In the more than two centuries of our nation's history, there is simply no precedent for the White House wantonly ignoring federal law and asking private companies to do the same. As my colleague Democratic Sen. Tom Harkin of Iowa asked, "This was the law. How can they change the law?"
Similarly, 11 state attorneys general recently wrote a letter to Health and Human Services Secretary Kathleen Sebelius saying that the continuing changes to ObamaCare are "flatly illegal under federal constitutional and statutory law." The attorneys general correctly observed that "the only way to fix this problem-ridden law is to enact changes lawfully: through Congressional action."
In the past, when Republican presidents abused their power, many Republicans—and the press—rightly called them to account. Today many in Congress—and the press—have chosen to give President Obama a pass on his pattern of lawlessness, perhaps letting partisan loyalty to the man supersede their fidelity to the law.
But this should not be a partisan issue. In time, the country will have another president from another party. For all those who are silent now: What would they think of a Republican president who announced that he was going to ignore the law, or unilaterally change the law? Imagine a future president setting aside environmental laws, or tax laws, or labor laws, or tort laws with which he or she disagreed.
That would be wrong—and it is the Obama precedent that is opening the door for future lawlessness. As Montesquieu knew, an imperial presidency threatens the liberty of every citizen. Because when a president can pick and choose which laws to follow and which to ignore, he is no longer a president.
[Mr. Cruz, a Republican senator from Texas, serves as the ranking member on the Senate Judiciary Committee's Subcommittee on the Constitution and Civil Rights]

Sotu Review


Wednesday, January 29, 2014

The Tale of Gene and Charles

Two men. Gene and Charlie had known each other as children, but then then went their separate ways, as so many do. 
One day after many years had passed they met quite by accident at the Bethesda Fountain in New York's Central Park.
Charlie recognized Gene almost immediately. My! How well he looked dressed in a custom-tailored suit by Meladandri with alligator pumps to match! Gene also sported a Gucci shoulder bag hanging causally from one arm and an equally expensive, fashionably-dressed female of considerable beauty on the other. He carried himself with an air that came close perilously to being a swagger.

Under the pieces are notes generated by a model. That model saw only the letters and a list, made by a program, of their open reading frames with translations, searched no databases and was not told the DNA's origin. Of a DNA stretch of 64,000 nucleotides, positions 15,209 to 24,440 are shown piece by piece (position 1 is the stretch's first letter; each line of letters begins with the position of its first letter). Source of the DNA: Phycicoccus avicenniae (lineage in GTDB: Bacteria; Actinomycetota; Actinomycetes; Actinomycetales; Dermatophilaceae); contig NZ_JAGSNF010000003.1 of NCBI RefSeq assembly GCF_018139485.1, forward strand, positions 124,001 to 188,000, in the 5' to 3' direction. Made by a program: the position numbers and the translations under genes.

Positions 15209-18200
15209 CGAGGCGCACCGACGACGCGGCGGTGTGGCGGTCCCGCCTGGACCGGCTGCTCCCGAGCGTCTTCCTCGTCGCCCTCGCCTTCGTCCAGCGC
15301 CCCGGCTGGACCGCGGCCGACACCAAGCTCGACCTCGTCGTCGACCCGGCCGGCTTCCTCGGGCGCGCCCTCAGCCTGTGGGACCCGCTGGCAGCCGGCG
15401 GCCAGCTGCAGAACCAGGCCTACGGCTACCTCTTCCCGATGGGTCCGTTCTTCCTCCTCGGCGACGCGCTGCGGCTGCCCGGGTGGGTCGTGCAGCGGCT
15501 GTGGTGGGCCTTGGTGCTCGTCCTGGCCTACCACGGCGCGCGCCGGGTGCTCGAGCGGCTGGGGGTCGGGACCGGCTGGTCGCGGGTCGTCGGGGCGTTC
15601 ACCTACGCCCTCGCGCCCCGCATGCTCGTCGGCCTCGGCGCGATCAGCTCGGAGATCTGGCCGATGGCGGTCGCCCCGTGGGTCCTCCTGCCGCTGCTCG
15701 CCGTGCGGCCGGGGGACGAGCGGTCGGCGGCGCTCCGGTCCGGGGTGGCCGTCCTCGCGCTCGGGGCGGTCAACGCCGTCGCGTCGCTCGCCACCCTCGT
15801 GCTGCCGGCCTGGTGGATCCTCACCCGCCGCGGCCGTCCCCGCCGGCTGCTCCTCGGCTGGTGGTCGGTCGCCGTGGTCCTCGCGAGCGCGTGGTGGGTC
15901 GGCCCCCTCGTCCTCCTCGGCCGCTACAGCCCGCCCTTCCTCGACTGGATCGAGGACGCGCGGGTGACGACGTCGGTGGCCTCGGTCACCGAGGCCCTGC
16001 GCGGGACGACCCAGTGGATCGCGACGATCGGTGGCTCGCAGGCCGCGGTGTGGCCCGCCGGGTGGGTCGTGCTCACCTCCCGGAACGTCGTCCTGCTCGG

Charlie, who had not yet made his mark, was the first to speak. 
"Gene! Gene, my old friend, how wonderfully well you look!" he exclaimed. "Life must have treated you very kindly, eh, my friend?" Tell me, please, what has been the secret of your obvious success?"

Gene, who had not recognized his slightly shabby looking old friend right away, was somewhat taken aback, but answered cheerfully enough, "Well you see, I developed a formula that can make anyone's genitalia smell –– and taste –– exactly like a bowl of ripe fruit of the highest quality. The product has, as you can see, done very well."
The two of friends parted, and again went their separate ways, but the chance encounter got Charlie thinking ...
Three years later the two men bumped into each other once again –– this time at The Colony where Gene arrived to find Old Charlie seated like a Sultan on a banquette in a uniquely tinted, handmade silk suit imported from Hong Kong. Surrounded by six adoring females each dressed in designer gowns from Paris, each swathed in mink, sable and chinchilla and dripping with diamonds, rubies, emeralds and pearls, Charlie beamed with delight at the sight of his old friend Gene. Four waiters, six footmen and the Maitre D’ danced attendance on Charlie's entourage, while the man, himself, smoked serenely from a jewel-encrusted Turkish hookah.
"Eh bien!" cried Gene astounded. "And what pray tell has happened to bring about this remarkable change in your life, my dear Charles?

Beckoning the flabbergasted Gene to his table, then taking him aside, Charlie gently murmured, "I owe this all to you, old friend. After you told me you had discovered how to make genitalia smell and taste like ripe fruit, I went to work and found the way to make fresh fruit smell -- and taste -- like GENITALIA!’ 

“As you can see, the product is doing very well."

Monday, January 27, 2014


Uncle Sam? Uncle Sugar? Uncle Satan? Take your pick

We are Just beginning to realize that with the now-required automatic deposit to our checking accounts we never get to see an actual cheek from the government.

“So what?” you may ask.

Well, did you know that our SOCIAL SECURITY (now-symbolic, non-existent) “CHECKS” have recently been officially declared  a  FEDERAL BENEFIT PAYMENT?
I'lm sharing this information, because it touches a nerve in me, and I believe it should in you.
Social Security is not a benefit. It is earned income! Not only did we contribute to Social Security all our working lives our employers did too.

Our Social security is derived from a TAX totaling 15% of our gross annual income.